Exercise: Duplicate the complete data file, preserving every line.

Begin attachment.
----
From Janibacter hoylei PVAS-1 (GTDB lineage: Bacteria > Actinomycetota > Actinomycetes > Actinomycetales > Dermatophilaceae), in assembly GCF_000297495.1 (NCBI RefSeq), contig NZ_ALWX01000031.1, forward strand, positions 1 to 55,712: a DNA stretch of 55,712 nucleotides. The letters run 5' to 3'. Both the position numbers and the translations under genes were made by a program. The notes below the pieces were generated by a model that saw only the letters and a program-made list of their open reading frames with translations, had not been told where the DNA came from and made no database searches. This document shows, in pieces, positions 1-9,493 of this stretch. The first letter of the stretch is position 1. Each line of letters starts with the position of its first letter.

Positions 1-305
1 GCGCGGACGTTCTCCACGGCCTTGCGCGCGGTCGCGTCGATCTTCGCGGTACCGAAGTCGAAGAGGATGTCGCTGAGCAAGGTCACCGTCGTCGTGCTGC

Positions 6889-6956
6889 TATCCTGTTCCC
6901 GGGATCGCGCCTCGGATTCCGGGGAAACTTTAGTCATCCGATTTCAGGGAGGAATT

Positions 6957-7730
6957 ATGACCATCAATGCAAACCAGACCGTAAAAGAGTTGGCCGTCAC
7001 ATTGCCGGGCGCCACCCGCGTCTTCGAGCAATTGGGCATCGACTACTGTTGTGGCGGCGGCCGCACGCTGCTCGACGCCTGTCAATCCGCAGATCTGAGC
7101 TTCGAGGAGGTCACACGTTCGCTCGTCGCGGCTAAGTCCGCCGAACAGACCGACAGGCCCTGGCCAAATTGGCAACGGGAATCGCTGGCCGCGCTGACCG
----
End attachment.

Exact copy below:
From Janibacter hoylei PVAS-1 (GTDB lineage: Bacteria > Actinomycetota > Actinomycetes > Actinomycetales > Dermatophilaceae), in assembly GCF_000297495.1 (NCBI RefSeq), contig NZ_ALWX01000031.1, forward strand, positions 1 to 55,712: a DNA stretch of 55,712 nucleotides. The letters run 5' to 3'. Both the position numbers and the translations under genes were made by a program. The notes below the pieces were generated by a model that saw only the letters and a program-made list of their open reading frames with translations, had not been told where the DNA came from and made no database searches. This document shows, in pieces, positions 1-9,493 of this stretch. The first letter of the stretch is position 1. Each line of letters starts with the position of its first letter.

Positions 1-305
1 GCGCGGACGTTCTCCACGGCCTTGCGCGCGGTCGCGTCGATCTTCGCGGTACCGAAGTCGAAGAGGATGTCGCTGAGCAAGGTCACCGTCGTCGTGCTGC

Positions 6889-6956
6889 TATCCTGTTCCC
6901 GGGATCGCGCCTCGGATTCCGGGGAAACTTTAGTCATCCGATTTCAGGGAGGAATT

Positions 6957-7730
6957 ATGACCATCAATGCAAACCAGACCGTAAAAGAGTTGGCCGTCAC
7001 ATTGCCGGGCGCCACCCGCGTCTTCGAGCAATTGGGCATCGACTACTGTTGTGGCGGCGGCCGCACGCTGCTCGACGCCTGTCAATCCGCAGATCTGAGC
7101 TTCGAGGAGGTCACACGTTCGCTCGTCGCGGCTAAGTCCGCCGAACAGACCGACAGGCCCTGGCCAAATTGGCAACGGGAATCGCTGGCCGCGCTGACCG